My daughter is beginning to worry about monsters and nightmares and dragons and other fear-inducing creatures of the night. It's the age - imagination blooms and magical thinking takes hold about three, and monsters are as much a part of that as dressup. But perhaps they might feel better with a few stories about other kids with the same troubles, and they might even get a few suggestions about how to deal. Try these:
Go Away Big Green Monster!, by Ed Emberley
This book breaks down the big green monster - literally - telling each part to go away, one at a time, until he is gone. Also a cute way to introduce colours of face parts, this gives kids a great tool for banishing the spooky things that inhabit their mind's eye. I would give this warning - apparently, it helps to warm the kid up a bit and introduce it as silly, or show a page with only a partial face and have them guess, because Pumpkinpie figured out it was a monster book as a toddler, and won't let me open it, even two years later. Yeesh.
The Nightmare In My Closet and
The Alligator Under My Bed, by Mercer Mayer
The Nightmare was a massive hit back in the day, and remains a great classic, even spawning a short movie, while the sequel, Alligator, takes on another popular fear among the Very Small. The nightmare begins with a spooky monster in the closet and a boy barracading himself in his bed, with blanket, pop gun, and helmet for protection. As it turns out when he decides to take on the monster and shoots it with his pop gun, the monster is scared, and starts crying. So the boy tucks him into his own bed, and makes friends with his own haint. This was a favourite of mine as a kid, in fact, and I introduced it to Pumpkinpie this weekend in the interests of market research. She was edging away at first, worried about the monster, but I kept reading, and as soon as she heard the monster crying, she was intrigued, and scooted back over to see what was going on. She loved it, and now we are playing mommy and baby nightmare. Crazy kid.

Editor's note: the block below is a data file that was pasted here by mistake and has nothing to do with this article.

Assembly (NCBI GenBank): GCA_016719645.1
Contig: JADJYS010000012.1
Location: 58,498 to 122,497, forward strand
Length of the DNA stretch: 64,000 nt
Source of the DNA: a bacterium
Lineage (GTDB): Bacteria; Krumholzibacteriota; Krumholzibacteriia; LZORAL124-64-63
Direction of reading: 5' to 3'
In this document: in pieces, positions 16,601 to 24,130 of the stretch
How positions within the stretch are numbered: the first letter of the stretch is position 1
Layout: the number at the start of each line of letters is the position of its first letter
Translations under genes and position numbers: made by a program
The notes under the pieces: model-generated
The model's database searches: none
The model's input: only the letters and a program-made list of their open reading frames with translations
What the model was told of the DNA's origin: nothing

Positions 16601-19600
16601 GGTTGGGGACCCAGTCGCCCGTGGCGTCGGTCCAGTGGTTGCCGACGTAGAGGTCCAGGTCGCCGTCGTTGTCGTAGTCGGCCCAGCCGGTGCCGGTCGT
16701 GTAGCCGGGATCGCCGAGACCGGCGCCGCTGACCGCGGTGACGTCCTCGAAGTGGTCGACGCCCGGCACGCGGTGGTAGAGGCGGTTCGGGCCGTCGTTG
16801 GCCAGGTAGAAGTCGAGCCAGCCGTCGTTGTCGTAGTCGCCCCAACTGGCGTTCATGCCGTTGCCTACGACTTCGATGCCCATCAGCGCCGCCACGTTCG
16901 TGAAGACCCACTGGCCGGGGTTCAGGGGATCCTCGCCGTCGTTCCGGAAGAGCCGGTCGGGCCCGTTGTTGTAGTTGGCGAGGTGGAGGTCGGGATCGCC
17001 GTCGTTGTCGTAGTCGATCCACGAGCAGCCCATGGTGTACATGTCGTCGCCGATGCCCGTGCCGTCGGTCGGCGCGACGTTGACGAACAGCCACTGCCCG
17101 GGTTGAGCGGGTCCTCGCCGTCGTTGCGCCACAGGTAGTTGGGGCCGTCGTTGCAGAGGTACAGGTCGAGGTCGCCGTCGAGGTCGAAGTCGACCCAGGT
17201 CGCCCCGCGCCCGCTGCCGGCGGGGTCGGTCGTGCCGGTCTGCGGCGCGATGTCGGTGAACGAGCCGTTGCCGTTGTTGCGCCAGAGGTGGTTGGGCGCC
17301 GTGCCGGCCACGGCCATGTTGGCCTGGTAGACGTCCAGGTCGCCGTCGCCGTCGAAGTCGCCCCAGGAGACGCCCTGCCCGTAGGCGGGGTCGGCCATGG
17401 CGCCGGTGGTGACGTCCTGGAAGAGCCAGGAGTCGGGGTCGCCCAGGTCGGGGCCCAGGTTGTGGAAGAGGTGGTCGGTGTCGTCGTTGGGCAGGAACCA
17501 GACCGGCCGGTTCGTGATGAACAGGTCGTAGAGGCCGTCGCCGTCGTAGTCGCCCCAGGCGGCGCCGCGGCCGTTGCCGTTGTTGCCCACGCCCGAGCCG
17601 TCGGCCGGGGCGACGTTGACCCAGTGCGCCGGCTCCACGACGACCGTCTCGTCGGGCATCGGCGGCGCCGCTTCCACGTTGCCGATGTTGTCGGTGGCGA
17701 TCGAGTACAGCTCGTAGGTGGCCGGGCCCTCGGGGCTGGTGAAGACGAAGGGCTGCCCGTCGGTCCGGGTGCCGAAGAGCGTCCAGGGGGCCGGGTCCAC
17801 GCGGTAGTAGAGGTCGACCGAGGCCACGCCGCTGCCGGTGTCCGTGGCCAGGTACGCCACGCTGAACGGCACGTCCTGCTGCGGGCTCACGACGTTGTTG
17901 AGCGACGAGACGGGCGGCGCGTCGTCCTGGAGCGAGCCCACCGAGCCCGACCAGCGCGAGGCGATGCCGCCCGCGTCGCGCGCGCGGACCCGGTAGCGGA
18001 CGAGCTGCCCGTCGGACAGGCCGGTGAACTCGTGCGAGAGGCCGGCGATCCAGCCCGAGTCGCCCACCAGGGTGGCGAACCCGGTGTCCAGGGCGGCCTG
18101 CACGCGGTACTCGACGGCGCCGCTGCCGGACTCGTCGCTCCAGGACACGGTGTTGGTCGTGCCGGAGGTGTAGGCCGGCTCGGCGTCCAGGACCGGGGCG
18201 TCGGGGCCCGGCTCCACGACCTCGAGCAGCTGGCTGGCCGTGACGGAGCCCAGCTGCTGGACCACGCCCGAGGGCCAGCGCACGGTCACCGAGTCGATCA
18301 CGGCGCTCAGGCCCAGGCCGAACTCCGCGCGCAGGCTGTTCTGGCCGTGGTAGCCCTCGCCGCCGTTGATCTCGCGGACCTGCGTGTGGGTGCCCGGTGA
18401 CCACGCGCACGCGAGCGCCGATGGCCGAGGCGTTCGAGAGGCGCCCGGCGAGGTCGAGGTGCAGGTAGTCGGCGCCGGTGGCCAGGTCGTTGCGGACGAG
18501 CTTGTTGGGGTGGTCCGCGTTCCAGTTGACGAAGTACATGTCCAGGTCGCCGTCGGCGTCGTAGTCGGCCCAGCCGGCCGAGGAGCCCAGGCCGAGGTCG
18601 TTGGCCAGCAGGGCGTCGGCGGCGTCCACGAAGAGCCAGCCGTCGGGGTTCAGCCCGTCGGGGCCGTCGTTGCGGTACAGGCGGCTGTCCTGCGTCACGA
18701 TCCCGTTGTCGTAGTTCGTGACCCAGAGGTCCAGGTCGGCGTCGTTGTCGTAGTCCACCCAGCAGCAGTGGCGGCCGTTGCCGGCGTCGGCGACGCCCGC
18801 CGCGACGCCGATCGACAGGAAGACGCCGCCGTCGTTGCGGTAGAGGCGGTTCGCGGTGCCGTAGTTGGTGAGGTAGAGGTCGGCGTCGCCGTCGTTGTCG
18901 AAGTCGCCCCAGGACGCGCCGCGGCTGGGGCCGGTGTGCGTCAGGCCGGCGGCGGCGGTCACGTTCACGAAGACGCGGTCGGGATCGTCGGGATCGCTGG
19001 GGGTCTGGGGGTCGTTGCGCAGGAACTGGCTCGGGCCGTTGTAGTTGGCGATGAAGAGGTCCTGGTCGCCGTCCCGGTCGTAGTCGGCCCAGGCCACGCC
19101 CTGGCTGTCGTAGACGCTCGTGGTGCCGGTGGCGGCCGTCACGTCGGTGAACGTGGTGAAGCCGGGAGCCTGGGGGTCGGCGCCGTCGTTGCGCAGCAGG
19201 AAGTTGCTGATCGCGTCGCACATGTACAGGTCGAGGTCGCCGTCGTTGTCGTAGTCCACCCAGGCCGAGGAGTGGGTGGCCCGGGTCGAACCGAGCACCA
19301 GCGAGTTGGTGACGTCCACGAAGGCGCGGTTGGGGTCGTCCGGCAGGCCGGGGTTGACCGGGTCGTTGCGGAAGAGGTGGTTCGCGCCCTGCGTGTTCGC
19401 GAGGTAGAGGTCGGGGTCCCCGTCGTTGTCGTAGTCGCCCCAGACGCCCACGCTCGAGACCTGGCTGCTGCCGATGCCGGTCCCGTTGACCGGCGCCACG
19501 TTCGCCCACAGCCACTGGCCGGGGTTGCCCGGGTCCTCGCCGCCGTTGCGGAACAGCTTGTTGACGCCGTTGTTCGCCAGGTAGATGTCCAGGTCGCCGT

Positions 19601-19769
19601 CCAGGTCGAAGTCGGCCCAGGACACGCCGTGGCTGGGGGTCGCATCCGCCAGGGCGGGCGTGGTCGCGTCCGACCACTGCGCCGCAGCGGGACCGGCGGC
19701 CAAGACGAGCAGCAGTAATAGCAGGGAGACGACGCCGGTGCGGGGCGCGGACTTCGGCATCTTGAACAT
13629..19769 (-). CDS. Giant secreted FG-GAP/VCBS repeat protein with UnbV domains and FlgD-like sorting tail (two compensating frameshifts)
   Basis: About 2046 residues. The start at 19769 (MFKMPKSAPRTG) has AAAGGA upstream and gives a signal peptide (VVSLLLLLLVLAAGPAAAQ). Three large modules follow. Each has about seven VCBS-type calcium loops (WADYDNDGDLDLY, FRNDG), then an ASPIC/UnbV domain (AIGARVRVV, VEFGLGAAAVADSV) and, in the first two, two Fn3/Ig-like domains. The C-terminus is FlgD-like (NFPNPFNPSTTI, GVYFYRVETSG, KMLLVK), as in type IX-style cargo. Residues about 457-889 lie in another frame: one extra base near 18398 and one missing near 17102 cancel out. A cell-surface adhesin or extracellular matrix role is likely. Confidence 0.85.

Leonardo, the Terrible Monster, by Mo Willems
Leonardo was a terrible monster. He never scared anyone. He thought he scared Sam, specially selected for his skittishness, but it turned out he was just unhappy. So Leonardo decided that if he was a terrible monster, perhaps he could try being a great friend, instead. Cute and non-threatening, this is another winner from kidlit's current darling (well-deserved), though a lesser-known offering. Easily survived the Skittish Pumpkinipe test.
Milo Mouse and the Scary Monster, Louis Baum, ill. Sue Hellard
This boko is a gentler tale about a little mouse who night after night dreams of a horrible creature chasing him. Each night he receives another tip on how to get a good sleep, but none seem to help. Instead, he finds a "happy place" and one night, he remembers it in his dream, waking up. What he discovers is that a tiny little mouse keeps disturbing his sleep, wanting to play. It's a little cute, perhaps, but it might be a better direction for a kid ilke mine, who doesn't even want to open the green monster book above. Sigh.
Find these and other books for facing your fears at your local public library!
Originally posted on MommyBlogsToronto/Better Than a Playdate.